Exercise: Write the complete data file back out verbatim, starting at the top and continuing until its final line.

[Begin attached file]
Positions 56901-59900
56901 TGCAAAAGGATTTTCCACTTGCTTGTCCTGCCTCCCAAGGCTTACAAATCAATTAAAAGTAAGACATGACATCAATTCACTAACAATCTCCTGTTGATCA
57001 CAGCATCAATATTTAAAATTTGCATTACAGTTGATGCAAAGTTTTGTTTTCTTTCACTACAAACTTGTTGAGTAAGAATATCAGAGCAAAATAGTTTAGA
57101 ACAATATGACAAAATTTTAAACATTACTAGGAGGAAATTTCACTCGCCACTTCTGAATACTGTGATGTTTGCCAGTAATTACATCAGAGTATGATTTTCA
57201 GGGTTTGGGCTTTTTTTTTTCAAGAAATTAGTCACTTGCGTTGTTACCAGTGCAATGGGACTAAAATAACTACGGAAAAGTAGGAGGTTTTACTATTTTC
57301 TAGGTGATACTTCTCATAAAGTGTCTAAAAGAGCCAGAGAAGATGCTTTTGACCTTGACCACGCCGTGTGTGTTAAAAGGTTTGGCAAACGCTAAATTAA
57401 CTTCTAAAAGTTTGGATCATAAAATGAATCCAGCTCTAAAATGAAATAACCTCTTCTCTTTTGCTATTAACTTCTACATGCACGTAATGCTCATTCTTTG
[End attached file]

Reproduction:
Positions 56901-59900
56901 TGCAAAAGGATTTTCCACTTGCTTGTCCTGCCTCCCAAGGCTTACAAATCAATTAAAAGTAAGACATGACATCAATTCACTAACAATCTCCTGTTGATCA
57001 CAGCATCAATATTTAAAATTTGCATTACAGTTGATGCAAAGTTTTGTTTTCTTTCACTACAAACTTGTTGAGTAAGAATATCAGAGCAAAATAGTTTAGA
57101 ACAATATGACAAAATTTTAAACATTACTAGGAGGAAATTTCACTCGCCACTTCTGAATACTGTGATGTTTGCCAGTAATTACATCAGAGTATGATTTTCA
57201 GGGTTTGGGCTTTTTTTTTTCAAGAAATTAGTCACTTGCGTTGTTACCAGTGCAATGGGACTAAAATAACTACGGAAAAGTAGGAGGTTTTACTATTTTC
57301 TAGGTGATACTTCTCATAAAGTGTCTAAAAGAGCCAGAGAAGATGCTTTTGACCTTGACCACGCCGTGTGTGTTAAAAGGTTTGGCAAACGCTAAATTAA
57401 CTTCTAAAAGTTTGGATCATAAAATGAATCCAGCTCTAAAATGAAATAACCTCTTCTCTTTTGCTATTAACTTCTACATGCACGTAATGCTCATTCTTTG